The following contains spoilers from the series finale of AMC’s Halt and Catch Fire.
Joe MacMillan once said, “Computers aren’t the thing. They’re the thing that gets us to the thing.” Because for him, it was never about the technology. It was about making connections, and becoming a more fulfilled human being.
In the series finale of Halt and Catch Fire, our onetime antihero managed to find solace in heartbreak, and walked away a better man. In the wake of Gordon’s death, Comet’s demise and the end of his relationship to Cameron, Joe left California behind and began the next chapter of his life as a high school educator in upstate New York. And the series closed as it began, with Joe addressing a class full of hopeful young minds, beginning with the line, “Let me start by asking a question….”
Emerging from the dust of her failed partnership with Alexa and breakup with Joe, Cameron reconnected with Donna. As Halt drew to its finish, Mutiny’s former ringleaders were on the verge of reviving their once-great working relationship, with the seeds planted for a potential new business venture. Elsewhere in the two-hour sendoff: Donna succeeded Diane as managing partner of
AGGE Symphonic Ventures; Bosworth received a clean bill of health; Joanie set off to see the world; and Haley enrolled in a college-level C++ course, on track to one day take Silicon Valley by storm.
Here, co-creator Christopher Cantwell delves into the fates of Joe, Cameron, Donna and Bos, and the unbreakable bonds built over the last four seasons.
TVLINE | Was a “happily ever after” ever in the cards for Joe and Cameron?
It’s something we played with for a lot of the season. We wanted them to have a real legitimate go at a relationship, but the fate of it was something that was up in the air from one episode to the next. I think we wanted to play the story of that relationship organically and see where it went. As Cameron says, it did work for a while, and they both acknowledge that. They will be connected forever. But we wanted it to conclude in a healthy way, and not be as pyrotechnic as things between them have been in the past. It shows that these characters are growing and changing.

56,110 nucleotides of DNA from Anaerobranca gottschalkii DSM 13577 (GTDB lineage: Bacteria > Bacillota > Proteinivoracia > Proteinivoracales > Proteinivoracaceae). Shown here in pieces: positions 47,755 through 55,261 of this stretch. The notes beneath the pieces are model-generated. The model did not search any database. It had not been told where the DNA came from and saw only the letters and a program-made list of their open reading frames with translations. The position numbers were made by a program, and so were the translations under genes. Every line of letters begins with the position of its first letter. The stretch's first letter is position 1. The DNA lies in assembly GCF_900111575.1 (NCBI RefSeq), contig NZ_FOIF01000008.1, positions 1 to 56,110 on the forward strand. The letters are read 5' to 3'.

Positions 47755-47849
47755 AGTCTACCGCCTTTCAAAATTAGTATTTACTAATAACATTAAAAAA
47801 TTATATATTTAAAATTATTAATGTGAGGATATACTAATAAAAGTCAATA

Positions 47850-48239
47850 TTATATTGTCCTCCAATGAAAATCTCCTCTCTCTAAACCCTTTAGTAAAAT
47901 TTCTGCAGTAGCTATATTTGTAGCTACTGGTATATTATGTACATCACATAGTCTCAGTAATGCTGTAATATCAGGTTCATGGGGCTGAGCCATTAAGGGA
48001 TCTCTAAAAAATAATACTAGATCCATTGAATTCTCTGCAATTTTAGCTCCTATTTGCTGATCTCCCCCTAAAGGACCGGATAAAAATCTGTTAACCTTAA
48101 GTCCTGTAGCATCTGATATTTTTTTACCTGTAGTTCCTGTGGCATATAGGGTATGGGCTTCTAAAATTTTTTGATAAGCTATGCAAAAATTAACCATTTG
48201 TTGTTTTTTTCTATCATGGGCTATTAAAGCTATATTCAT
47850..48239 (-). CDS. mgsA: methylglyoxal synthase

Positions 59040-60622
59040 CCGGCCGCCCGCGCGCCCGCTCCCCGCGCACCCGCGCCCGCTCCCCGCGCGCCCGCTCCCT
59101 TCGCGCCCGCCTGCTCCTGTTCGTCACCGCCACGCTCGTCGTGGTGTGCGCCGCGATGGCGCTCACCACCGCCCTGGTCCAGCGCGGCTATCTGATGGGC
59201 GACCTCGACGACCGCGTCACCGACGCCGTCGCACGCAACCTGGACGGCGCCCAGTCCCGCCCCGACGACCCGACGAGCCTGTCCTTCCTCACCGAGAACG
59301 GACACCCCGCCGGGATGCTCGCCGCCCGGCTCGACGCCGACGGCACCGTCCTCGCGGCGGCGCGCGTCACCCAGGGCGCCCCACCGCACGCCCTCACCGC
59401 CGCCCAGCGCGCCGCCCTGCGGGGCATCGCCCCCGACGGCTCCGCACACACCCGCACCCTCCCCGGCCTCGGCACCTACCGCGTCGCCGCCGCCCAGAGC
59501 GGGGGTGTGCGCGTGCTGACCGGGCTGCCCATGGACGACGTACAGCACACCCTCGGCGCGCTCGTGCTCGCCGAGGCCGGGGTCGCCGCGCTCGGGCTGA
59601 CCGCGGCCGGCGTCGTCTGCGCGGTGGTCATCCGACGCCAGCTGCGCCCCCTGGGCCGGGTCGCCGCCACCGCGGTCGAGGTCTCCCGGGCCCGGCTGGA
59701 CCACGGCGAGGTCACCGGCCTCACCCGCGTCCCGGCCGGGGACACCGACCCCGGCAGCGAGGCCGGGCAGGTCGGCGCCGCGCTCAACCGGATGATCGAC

TVLINE | As much as it hurt to see them go their separate ways, I was amazed at how long they lasted, considering all of the obstacles thrown their way.
They’re both excited about going off in different directions. After Gordon’s death, Cameron comes in to help Joe with Comet, but it feels like almost a walking zombie of a project in a way. Joe is in it for a warped reason at that point, which is to keep Gordon alive. Then there’s this issue of Joe wanting kids, while Cameron does not. I think all of those difficulties made them realize there was a shelf life on their relationship.
TVLINE | Talk me through the sequence of events Joe goes through after closing the doors to Comet. The trip to the fortune teller, the return of Dale Butler, the near-car accident harkening back to Joe’s entrance in the pilot… there’s a lot going on there.
Yeah, there’s a lot of ghosts of Joe’s past coming back in that scene… and so we had these different symbols pop up that spoke to different paths he had been down. He’s with a fortune teller [played by Unbreakable Kimmy Schmidt‘s Carol Kane] because we saw a guy who was so convinced he knew the future in the pilot [and] we thought it would be great to see him really grasping at straws by the very end. Joe killed an armadillo in the pilot and really didn’t give a s–t, and in the series finale, he’s almost the armadillo. With Dale, what we liked was we could show that time tempers all people, and no one really stays the same. Dale is no longer this flinty a–hole that we met in the pilot, and neither is Joe. I think it was also good to have IBM creep up and have Joe feel like he’s being boxed in by fate to retread.
TVLINE | Of course, Joe doesn’t retread, but instead becomes a humanities teacher. Was this to signify that he’s not only reached a point where he’s capable of making real human connections, but that it’s a skill he can now pass on to others?
I think so. Joe starts off as a guy who almost feels reptilian going into technology. He gets into the business to build a computer and what he winds up doing is becoming a human being. He’s endured the pain of becoming human and all of the loss that entails, and is OK with that now. He was once comfortable with disposing his humanity to reach his goals in order to make it easier. Now, he realizes the truth is messier, harder and more hurtful, but one he is ultimately choosing to live and shepherd young people through, much like I think he did with Haley this season.